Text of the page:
Background: Medical and nursing education lack adequate practical nutrition training to fit the clinical reality that health workers face in their practices. Such a deficit creates health workers with poor nutrition knowledge and child undernutrition management practices. In-service nutrition training can help to fill this gap. However, no systematic review has examined its collective effectiveness. We thus conducted this study to examine the effectiveness of in-service nutrition training on ...

  5. Maximum fee vs. child benefit: a welfare analysis of Swedish child-care fee reform

    OpenAIRE

    Brink, Anna; Nordblom, Katarina; Wahlberg, Roger

    2007-01-01

    The effects of a recent Swedish child-care fee reform are compared with those of an alternative reform, increased child benefits. The fee reform implied considerably decreased fees and was intended to increase both labor supply among parents and their economic well-being. We estimate labor supply effects using a discrete choice labor supply model, and simulate behavioral responses to the changes. We find positive, but small, effects on labor supply from reduced fees, while increased child ben...

  6. Students and social workers views on children's participation in the Norwegian child protection service.

    OpenAIRE

    Harjo-Jensen, Iris Renate

    2015-01-01

    This master thesis exists in two parts – an article and additional text. The article is written in English while the additional text is written in Norwegian. The purpose of this quantitative study is to find differences in the views social work students and social workers have regarding children’s participation in the child protection service in Norway. This is important because student's views might affect the future of the child protection service, as they are tomorrow's workforce. Through ...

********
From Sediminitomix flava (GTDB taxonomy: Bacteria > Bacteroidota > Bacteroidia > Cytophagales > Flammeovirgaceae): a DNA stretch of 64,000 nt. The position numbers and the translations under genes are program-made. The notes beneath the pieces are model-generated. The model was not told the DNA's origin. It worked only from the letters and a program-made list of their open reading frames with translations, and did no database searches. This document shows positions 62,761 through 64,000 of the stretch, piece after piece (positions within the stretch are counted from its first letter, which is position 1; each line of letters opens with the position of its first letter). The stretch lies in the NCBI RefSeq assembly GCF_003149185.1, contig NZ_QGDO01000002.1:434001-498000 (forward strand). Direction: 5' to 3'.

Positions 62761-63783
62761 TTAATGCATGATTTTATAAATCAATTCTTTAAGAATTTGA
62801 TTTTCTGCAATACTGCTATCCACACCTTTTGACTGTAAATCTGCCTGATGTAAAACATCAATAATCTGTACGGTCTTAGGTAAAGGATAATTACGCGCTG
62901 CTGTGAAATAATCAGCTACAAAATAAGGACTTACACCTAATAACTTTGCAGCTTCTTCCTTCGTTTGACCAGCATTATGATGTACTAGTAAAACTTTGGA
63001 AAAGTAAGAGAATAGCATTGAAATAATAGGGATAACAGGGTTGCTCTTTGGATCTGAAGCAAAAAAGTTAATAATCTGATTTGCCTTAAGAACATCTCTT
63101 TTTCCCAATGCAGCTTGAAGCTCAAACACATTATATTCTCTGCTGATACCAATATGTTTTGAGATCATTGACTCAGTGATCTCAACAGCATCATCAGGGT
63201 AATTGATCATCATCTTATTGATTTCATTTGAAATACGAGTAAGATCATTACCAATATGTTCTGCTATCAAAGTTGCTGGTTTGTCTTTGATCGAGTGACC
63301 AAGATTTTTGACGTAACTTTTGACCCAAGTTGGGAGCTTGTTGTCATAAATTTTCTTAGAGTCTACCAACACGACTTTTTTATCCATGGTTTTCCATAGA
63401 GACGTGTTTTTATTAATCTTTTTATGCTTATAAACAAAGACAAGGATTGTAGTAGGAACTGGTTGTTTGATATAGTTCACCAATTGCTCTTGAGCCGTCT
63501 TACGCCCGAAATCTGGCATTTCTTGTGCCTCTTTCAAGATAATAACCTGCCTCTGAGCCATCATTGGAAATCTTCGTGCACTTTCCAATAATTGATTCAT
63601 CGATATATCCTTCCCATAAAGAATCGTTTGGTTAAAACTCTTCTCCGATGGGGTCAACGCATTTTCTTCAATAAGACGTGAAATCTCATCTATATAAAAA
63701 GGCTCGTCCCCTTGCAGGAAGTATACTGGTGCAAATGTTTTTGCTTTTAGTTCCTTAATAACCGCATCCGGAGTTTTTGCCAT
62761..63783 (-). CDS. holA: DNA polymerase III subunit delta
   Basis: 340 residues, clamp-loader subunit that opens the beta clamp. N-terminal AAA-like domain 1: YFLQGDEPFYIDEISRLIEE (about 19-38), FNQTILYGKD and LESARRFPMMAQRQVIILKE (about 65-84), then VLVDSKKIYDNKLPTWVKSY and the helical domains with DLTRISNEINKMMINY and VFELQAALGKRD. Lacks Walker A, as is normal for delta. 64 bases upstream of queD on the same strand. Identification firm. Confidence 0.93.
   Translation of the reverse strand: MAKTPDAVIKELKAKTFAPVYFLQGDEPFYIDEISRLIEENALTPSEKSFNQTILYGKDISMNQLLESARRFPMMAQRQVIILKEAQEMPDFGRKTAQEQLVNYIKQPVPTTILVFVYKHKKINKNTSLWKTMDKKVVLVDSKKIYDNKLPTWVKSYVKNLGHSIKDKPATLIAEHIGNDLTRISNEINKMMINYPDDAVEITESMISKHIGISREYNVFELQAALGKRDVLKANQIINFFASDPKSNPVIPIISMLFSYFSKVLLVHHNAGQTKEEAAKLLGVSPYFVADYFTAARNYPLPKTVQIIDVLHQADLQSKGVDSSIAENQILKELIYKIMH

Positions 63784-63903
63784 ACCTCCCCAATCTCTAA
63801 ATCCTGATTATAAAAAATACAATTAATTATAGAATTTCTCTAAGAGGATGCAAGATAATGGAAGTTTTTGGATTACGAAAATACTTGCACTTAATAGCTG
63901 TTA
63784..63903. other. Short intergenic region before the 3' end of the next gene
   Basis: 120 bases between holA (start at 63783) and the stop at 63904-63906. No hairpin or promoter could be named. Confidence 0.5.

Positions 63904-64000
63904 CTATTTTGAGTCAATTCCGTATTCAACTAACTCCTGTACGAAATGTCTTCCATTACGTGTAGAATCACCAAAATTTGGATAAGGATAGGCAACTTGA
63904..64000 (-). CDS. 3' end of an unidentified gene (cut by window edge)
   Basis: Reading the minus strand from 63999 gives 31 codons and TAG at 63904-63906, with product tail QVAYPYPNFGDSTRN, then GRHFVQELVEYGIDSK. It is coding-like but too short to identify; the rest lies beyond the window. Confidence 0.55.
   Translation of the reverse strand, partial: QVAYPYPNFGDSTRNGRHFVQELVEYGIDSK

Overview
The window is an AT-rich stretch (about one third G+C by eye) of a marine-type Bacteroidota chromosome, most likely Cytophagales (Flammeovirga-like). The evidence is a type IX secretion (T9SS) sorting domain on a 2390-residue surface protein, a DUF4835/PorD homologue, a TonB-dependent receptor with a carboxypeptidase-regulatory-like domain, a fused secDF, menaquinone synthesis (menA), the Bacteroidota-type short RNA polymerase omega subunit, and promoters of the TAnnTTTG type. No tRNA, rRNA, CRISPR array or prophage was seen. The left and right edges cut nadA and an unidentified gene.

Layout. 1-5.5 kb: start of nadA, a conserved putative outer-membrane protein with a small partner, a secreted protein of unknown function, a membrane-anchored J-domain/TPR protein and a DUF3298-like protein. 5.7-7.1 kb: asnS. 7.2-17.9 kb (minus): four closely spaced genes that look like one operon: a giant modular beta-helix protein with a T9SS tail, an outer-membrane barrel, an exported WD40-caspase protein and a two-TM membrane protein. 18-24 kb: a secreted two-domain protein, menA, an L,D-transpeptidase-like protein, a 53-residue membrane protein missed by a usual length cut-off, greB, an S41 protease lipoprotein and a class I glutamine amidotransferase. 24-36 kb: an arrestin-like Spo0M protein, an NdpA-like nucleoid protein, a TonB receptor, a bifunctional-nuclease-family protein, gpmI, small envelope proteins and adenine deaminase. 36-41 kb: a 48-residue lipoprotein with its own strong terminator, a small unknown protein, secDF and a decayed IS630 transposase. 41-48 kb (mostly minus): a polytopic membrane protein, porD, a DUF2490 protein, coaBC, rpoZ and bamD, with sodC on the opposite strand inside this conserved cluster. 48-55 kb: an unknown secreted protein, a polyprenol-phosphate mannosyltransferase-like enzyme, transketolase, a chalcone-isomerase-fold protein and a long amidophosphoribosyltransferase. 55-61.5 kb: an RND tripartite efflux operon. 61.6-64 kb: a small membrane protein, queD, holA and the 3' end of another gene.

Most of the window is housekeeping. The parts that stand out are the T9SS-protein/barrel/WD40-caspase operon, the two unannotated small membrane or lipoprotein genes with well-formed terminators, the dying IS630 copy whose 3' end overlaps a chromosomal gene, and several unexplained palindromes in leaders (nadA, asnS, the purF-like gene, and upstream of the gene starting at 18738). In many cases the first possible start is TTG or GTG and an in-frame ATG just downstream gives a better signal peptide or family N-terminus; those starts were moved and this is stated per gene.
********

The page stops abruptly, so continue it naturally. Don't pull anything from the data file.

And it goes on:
7. Interaction Between Physical Environment, Social Environment, and Child Characteristics in Determining Physical Activity at Child Care

    NARCIS (Netherlands)

    Gubbels, J.S.; Kremers, S.P.J.; Kann, D.H.H. van; Stafleu, A.; Candel, M.J.J.M.; Dagnelie, P.C.; Thijs, C.; Vries, N.K.de

    2011-01-01

    Objective: To investigate the association between the child-care environment and physical activity of 2- and 3-year-olds. Based on an ecological view of environmental influences on health behavior, we hypothesized that the social and physical environment, as well as child characteristics (age and ge

  8. Preventing Child Abuse and Neglect: Parent-Provider Partnerships in Child Care

    Science.gov (United States)

    Seibel, Nancy; Britt, Donna; Gillespie, Linda Groves; Parlakian, Rebecca

    2006-01-01

    This book is an innovative approach to the primary prevention of child maltreatment. It focuses on the impact that child care providers can make in helping to reduce the risk of abuse and neglect in families with very young children. This research- and practice-based curriculum offers concepts, information, strategies, and practices focused on…